Posted on Reply
#28
Parn
I believe Intel has already hit the IPC ceilling of the architecture that originally started with Sandy Bridge. If it wasn't for the PCIe 3.0 and DMI 3.0 offered by 100 series chipsets, I'd have stayed with my Haswell.
Posted on Reply
#29
Nokiron
deu
NOWHERE have I writen that they have nothing. So basically your attack is based of you putting something in my mouth. I said that IF Intel does not respond to ZEN better than they have for now; they will loose marketshares and people are clearly fed up with their greedy attitude towards the entusiast and highend mainstream market pricing. Regarding your 5960X vs 6700; well the funny thing is ; im pretty sure that you did not come from the future where the more cores is actually utilized? Well if not there you have your answer; Games are already starting to make use of 4 cores and WHEN actually dx12 games comes out to a market where there IS 8 cores / more, they will utilize them better. If you think that I somehow believe that 8 cores gives you insane FPS boost well you're out of luck, but generally thinking that more cores will not be a benefit is just play; well outdated thought. I regard to what AMD will release: check the lineup: you can se what they will release; Ryzen 1700 around the price of a 7700K. my bet is that Ryzen will perform worse pr clock but at the double amout of cores that is like arguing that theres no use for a 5960X to someone when you can get a 6700. Everything just isnt about FPS in games from 2015-2016. Im not going to argue more with you because you just want to argue but trust me: Ryzen will take marketshares and be huge success if intel does not react (and as it seems now lowering the prices is their option.) If not you get a cheaper mobo, cheaper CPU with better performance in future games betting on an Ryzen 8 core than a 4 core intel.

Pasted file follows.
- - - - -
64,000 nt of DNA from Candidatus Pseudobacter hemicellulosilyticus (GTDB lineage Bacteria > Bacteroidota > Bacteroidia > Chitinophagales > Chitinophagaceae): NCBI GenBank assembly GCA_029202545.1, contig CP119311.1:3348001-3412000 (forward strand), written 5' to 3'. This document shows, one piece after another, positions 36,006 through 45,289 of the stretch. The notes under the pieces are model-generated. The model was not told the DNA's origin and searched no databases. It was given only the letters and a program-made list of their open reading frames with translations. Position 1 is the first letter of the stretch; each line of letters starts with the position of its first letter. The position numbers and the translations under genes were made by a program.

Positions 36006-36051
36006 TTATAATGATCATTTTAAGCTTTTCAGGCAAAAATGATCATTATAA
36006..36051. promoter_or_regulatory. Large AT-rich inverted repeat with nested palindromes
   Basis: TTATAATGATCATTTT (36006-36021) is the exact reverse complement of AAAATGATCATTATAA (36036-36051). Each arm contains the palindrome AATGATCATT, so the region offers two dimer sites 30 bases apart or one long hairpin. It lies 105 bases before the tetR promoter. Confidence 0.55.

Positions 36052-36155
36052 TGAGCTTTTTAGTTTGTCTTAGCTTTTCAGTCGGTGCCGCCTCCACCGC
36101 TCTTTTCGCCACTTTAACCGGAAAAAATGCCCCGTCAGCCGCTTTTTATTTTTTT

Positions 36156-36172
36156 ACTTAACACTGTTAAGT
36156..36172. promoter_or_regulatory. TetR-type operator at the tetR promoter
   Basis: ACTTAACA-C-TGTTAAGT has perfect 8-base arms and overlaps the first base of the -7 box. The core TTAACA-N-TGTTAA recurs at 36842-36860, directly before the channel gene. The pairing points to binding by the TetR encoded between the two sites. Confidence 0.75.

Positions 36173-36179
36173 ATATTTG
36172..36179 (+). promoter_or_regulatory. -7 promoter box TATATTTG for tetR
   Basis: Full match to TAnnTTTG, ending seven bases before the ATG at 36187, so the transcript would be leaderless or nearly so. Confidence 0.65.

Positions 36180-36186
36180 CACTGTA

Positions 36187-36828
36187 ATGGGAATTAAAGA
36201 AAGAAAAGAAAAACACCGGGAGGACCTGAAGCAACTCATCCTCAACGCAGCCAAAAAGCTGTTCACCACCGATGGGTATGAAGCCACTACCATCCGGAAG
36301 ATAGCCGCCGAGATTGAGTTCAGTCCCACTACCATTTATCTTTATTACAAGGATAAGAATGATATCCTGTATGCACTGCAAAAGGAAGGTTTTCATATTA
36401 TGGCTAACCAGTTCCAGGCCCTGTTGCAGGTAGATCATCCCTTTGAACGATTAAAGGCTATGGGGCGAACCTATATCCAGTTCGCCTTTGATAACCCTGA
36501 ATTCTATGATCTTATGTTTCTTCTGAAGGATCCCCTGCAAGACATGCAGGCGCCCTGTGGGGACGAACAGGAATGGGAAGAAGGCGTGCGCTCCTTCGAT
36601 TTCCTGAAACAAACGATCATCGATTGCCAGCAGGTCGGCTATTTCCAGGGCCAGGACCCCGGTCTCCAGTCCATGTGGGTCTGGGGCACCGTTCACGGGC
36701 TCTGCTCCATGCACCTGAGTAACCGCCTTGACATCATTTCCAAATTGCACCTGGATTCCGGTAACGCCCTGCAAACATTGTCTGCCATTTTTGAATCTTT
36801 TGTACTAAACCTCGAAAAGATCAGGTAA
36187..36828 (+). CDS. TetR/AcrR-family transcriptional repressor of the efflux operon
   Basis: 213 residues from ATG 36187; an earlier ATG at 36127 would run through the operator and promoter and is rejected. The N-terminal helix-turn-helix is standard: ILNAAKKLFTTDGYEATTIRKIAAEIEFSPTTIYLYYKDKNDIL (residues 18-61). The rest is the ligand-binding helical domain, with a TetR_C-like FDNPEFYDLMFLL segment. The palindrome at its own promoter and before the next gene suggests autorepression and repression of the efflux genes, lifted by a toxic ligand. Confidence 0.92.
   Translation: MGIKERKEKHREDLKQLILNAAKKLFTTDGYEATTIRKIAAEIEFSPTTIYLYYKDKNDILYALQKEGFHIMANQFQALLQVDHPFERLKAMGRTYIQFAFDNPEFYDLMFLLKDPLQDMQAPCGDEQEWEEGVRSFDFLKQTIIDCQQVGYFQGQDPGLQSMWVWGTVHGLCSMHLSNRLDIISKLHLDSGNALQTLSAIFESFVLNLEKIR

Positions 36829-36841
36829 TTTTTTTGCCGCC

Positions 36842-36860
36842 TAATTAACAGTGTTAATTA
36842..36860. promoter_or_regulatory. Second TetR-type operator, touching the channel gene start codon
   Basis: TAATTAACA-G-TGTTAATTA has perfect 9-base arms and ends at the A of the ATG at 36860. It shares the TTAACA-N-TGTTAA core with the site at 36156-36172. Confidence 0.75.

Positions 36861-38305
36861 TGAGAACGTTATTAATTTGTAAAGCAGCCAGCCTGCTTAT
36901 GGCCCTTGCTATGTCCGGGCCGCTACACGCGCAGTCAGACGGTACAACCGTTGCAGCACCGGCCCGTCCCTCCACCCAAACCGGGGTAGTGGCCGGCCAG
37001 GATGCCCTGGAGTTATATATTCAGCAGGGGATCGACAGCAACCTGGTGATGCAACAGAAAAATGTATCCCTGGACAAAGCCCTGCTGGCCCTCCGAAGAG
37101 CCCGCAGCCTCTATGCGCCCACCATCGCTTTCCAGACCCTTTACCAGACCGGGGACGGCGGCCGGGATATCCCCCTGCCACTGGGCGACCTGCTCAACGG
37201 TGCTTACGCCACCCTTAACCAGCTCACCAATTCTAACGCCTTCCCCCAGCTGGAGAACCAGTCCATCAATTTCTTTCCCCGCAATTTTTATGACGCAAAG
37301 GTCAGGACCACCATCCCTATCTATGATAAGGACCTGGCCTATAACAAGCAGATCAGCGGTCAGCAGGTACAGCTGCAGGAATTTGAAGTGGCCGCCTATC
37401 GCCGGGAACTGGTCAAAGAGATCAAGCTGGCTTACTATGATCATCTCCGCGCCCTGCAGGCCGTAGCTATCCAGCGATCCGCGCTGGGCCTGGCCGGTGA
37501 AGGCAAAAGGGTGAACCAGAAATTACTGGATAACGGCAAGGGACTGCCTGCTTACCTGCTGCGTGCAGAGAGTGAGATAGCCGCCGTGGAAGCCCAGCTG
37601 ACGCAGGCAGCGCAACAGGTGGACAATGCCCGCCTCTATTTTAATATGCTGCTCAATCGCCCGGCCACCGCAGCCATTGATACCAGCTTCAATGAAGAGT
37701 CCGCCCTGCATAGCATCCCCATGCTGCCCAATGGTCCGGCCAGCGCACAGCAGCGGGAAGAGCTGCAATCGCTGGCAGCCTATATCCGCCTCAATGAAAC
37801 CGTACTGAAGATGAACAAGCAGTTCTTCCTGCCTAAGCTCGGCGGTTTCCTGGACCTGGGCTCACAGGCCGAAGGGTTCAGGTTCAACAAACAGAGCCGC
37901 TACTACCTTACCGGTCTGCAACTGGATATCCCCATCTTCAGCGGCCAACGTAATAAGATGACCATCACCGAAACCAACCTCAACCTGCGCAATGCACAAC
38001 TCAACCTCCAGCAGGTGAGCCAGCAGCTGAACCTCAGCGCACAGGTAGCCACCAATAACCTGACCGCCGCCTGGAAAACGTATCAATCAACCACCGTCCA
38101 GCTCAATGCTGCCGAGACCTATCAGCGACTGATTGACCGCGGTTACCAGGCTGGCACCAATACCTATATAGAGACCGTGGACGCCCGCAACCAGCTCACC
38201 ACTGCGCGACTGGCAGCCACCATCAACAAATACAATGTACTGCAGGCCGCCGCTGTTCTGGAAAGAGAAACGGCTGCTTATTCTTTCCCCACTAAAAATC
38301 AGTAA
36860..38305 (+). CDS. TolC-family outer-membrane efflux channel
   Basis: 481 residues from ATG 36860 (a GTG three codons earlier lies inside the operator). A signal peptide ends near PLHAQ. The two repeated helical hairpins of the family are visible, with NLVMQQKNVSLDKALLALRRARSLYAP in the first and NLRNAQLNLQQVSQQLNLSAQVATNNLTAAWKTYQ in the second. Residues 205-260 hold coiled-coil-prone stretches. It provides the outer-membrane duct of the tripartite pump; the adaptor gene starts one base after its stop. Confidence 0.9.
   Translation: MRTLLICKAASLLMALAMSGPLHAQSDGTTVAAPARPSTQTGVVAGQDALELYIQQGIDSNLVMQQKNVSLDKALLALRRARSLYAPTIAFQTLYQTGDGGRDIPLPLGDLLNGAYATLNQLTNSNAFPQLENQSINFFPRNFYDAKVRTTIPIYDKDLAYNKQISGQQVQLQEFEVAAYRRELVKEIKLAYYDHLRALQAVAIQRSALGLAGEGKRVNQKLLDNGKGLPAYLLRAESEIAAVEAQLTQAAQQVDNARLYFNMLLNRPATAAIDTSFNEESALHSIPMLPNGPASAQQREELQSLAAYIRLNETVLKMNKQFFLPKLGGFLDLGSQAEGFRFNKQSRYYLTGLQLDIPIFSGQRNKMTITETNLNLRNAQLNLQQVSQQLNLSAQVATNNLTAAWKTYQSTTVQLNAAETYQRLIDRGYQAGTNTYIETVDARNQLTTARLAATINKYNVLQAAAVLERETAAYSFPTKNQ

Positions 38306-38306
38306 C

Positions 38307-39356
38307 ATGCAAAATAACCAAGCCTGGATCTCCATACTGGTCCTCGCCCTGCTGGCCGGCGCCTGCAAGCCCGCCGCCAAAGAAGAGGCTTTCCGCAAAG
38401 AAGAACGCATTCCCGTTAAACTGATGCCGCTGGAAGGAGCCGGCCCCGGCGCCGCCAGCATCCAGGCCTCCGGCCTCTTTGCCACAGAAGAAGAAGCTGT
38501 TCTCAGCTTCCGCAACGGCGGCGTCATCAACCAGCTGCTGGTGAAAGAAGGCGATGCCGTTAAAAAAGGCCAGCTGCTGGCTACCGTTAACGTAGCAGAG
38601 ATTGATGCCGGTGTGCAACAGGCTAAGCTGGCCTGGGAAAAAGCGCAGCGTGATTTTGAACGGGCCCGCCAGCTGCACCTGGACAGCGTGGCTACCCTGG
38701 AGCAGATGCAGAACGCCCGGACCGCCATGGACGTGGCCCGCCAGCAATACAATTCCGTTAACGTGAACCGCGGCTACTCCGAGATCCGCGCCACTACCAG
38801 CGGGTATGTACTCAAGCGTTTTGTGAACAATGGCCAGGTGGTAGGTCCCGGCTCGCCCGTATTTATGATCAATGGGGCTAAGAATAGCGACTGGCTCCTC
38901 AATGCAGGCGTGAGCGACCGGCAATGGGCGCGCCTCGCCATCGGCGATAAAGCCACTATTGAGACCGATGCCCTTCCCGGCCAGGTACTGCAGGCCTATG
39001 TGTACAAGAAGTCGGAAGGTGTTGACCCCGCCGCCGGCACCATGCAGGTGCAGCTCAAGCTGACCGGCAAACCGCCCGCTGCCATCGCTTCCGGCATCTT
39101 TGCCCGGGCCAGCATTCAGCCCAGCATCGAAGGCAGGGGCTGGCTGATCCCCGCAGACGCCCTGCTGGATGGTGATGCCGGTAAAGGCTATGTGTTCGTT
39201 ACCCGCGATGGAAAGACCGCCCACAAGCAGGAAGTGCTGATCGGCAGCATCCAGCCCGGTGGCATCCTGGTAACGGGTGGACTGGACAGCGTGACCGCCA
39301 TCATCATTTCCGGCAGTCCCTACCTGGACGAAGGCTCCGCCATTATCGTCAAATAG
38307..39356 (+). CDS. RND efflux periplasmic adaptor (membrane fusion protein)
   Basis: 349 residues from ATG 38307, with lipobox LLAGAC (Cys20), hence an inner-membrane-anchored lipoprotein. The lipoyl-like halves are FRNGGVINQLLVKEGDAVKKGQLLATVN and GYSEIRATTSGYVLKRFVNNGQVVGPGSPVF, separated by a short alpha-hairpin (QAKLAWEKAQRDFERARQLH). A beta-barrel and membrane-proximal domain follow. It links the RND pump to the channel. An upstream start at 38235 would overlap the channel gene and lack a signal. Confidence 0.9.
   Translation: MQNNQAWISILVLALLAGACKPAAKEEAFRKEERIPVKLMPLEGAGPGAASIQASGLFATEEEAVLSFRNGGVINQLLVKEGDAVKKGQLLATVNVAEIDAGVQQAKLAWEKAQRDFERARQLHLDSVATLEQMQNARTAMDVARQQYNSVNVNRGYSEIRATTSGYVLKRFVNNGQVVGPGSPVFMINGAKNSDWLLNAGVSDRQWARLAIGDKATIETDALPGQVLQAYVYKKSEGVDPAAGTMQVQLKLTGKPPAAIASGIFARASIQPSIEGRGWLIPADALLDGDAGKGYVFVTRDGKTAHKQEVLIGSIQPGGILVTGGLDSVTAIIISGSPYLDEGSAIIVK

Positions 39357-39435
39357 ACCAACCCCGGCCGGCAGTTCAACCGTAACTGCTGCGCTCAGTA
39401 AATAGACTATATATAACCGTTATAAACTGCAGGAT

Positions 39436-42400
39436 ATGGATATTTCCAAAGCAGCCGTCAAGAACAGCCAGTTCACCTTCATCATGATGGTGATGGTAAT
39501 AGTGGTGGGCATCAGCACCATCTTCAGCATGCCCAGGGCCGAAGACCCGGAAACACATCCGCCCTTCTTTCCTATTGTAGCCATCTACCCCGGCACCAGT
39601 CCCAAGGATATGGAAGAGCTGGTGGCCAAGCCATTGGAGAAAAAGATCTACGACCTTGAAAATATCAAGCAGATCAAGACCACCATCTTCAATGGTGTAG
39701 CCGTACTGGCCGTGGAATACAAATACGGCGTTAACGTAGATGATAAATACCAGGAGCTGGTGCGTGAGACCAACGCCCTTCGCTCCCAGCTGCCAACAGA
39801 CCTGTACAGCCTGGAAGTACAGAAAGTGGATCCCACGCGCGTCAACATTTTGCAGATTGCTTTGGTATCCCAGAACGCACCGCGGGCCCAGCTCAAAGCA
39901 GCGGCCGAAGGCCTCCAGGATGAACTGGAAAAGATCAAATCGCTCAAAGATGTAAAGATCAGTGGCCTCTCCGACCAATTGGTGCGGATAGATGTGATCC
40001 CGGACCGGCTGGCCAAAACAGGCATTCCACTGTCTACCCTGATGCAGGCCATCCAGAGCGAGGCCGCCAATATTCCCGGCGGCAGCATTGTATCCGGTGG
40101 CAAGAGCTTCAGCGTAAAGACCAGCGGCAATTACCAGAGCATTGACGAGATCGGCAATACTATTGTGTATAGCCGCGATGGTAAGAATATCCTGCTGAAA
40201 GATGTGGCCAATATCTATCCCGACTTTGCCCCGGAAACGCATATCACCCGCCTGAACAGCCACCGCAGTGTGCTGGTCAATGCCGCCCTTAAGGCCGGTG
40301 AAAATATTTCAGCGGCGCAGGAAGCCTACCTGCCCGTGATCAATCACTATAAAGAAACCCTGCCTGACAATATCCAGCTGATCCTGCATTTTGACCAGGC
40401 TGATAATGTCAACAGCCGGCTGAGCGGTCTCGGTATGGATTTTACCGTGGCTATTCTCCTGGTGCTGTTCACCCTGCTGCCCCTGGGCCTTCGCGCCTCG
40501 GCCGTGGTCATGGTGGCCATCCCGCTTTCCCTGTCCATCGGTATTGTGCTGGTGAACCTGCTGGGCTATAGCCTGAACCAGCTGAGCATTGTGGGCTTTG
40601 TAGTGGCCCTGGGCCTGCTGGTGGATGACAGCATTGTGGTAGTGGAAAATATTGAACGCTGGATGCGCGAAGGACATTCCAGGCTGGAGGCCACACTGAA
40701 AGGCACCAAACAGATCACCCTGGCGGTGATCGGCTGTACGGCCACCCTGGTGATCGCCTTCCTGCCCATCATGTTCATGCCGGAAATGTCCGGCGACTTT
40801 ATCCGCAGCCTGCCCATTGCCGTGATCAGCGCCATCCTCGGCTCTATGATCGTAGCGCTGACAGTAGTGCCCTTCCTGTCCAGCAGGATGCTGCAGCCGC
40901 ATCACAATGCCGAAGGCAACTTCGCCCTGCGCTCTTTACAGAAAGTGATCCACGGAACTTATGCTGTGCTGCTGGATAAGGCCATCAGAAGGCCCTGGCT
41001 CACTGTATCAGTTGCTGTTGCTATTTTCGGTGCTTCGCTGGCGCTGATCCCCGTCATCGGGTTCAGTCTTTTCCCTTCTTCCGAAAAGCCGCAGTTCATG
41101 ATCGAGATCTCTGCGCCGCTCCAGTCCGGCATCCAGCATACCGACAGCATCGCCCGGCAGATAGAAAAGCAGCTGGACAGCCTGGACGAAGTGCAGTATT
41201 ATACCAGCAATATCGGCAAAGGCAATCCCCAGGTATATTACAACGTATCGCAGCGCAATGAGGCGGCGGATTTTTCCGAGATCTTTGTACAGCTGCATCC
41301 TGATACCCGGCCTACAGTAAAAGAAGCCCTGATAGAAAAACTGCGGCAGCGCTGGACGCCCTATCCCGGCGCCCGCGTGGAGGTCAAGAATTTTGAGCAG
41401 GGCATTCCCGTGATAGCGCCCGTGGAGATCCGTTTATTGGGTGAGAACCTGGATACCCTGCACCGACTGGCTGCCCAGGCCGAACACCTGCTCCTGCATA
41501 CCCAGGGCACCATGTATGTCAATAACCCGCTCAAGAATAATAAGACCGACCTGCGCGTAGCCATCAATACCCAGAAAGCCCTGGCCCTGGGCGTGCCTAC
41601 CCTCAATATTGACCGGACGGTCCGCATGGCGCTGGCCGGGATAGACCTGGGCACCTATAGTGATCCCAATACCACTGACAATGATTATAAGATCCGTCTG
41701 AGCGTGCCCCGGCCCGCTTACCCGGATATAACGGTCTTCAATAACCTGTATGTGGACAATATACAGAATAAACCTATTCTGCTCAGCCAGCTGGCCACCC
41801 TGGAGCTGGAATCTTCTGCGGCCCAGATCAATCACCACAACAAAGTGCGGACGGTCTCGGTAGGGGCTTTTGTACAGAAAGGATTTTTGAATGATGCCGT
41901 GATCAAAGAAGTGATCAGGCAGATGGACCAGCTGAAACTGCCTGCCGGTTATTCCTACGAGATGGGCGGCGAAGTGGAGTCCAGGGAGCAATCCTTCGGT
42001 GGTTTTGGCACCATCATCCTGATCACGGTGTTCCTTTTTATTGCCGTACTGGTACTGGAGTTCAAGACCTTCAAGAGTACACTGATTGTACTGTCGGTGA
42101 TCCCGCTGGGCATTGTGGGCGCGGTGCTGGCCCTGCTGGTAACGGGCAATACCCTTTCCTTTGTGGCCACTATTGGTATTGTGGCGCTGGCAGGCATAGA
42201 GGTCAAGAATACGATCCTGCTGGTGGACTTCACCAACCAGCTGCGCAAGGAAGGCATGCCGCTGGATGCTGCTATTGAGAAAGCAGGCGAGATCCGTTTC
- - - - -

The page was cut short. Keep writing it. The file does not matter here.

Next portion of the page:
I'm arguing because there is no objectivity in your posts. It's all responses with AMD-tinted eyes. I'm not attacking anyone here, If you are interpreting that from my posts I have no idea where you are getting that from.
I want AMD to succeed as well as anyone, but i'm trying with critical reasoning here.

Regarding your other statements: